March 09, 2010
Nathan Hurst, email@example.com, 573-882-6217
The views and opinions expressed in this “for expert comment” release are based on research and/or opinions of the researcher(s) and/or faculty member(s) and do not reflect the University’s official stance.
COLUMBIA, Mo. —The United States Supreme Court decided to rule on one aspect of the debate over freedom of speech when it agreed to hear Snyder v. Phelps this week. Christina Wells, the Enoch H. Crowder professor of law at the University of Missouri School of Law and a leading expert on funeral protests and freedom of speech cases, says the court will decide whether a person has a right to privacy from offensive speech while in a public place. Wells believes that this case will be very influential for freedom of speech law.
“This case has huge implications for where the court is going with the ‘right to privacy in public spaces’ and the ‘captive audience’ doctrines, which have been a big problem for the Supreme Court,” Wells said. “I don’t know what they will decide, but regardless of how the court rules, it will have a huge effect.”
The Snyder v. Phelps case stems from a protest conducted by members of Westboro Baptist Church, led by pastor Fred Phelps, during funeral services for an American soldier who died in Iraq. The protesters stood on public property near where the services were held and spread an antigay message that included their beliefs that God was punishing America for the tolerance of homosexuals. The plaintiff, Snyder, who is the father of the slain soldier, filed suit seeking damages intentional infliction of emotional distress and invasion of privacy due to his exposure to the Phelps’ protest during the funeral.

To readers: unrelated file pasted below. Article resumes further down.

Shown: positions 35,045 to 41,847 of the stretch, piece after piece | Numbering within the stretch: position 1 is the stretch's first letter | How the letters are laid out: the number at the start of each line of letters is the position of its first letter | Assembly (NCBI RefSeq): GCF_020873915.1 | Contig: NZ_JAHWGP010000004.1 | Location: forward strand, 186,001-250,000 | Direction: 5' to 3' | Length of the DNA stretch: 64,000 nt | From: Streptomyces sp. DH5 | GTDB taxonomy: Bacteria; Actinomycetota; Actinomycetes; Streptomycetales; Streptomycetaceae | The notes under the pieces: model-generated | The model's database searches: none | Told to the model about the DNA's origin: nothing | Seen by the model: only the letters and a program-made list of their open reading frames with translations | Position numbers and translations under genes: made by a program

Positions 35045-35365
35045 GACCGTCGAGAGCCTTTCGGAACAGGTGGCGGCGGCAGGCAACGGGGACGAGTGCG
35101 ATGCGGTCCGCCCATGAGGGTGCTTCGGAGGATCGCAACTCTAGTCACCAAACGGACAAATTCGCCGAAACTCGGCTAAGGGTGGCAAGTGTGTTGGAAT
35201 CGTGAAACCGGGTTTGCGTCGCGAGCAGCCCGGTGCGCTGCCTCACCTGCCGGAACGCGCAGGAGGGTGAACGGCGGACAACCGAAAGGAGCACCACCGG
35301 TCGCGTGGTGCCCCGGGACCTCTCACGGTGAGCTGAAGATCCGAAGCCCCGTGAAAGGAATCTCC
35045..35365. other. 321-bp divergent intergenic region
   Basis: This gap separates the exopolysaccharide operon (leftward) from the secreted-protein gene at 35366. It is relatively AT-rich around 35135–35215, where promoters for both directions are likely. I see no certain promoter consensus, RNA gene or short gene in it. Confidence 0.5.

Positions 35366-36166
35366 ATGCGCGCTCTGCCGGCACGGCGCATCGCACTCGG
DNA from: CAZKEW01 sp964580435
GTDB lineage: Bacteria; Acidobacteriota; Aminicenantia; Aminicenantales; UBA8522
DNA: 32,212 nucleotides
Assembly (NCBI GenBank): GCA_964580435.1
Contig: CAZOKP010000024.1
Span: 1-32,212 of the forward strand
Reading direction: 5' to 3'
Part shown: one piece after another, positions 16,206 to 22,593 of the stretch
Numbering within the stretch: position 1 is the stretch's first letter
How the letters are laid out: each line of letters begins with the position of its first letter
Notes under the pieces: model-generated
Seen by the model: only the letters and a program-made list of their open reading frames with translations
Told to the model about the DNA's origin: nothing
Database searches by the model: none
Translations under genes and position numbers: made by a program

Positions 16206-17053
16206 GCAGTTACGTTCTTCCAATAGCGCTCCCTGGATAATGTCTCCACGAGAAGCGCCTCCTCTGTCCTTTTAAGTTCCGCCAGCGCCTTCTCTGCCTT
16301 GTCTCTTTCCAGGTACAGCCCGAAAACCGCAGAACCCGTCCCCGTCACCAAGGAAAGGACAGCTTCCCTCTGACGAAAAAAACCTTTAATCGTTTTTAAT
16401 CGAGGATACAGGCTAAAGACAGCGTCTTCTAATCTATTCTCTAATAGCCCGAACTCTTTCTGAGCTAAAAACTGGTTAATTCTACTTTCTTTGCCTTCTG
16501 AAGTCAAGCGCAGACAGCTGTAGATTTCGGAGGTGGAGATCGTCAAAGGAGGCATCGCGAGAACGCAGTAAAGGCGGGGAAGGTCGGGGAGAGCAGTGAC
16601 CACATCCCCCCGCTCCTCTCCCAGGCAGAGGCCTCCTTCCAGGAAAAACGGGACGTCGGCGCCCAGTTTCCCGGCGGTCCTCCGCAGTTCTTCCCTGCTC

Wells says an important aspect of free speech debate arises in this case because it is unclear whether individuals have the right to privacy protecting them from speech they find offensive while they are in a public place. Due to the offensive nature of the protesters’ speech, Wells believes the Supreme Court may decide to rule on a much larger scope than free speech activists want to see.
“By choosing to hear this case, which involves a civil suit against the Phelps’ rather than a law regulating funeral protesters in general, the possibility exists that the court, like many people, will respond negatively to Phelps’ offensive speech,” Wells said. “As a result, like some lower court decisions involving Phelps, the court may reach a decision that interprets the law more broadly and less in line with free speech precedents than one would hope. This is a case about whether or not the court can see beyond the content of Phelps’ speech when applying its existing laws. That is not always an easy thing to do. Thus this case has very important implications for free speech law.”
Wells has published one of the most widely-read articles on funeral protests and freedom of speech in the North Carolina Law Review and is regarded as one of the top experts on the subject. To view the article “Privacy and Funeral Protests, visit the following link: http://papers.ssrn.com/sol3/papers.cfm?abstract_id=1106363#.
Wells is the Enoch H. Crowder Professor of Law at the University of Missouri School of Law. Wells has worked professionally as an associate at Skadden, Arps, Slate, Meagher & Flom in Chicago and as an associate at Heller, Ehrman, White & McAuliffe in Los Angeles. She has been on the University of Missouri School of Law faculty since 1993.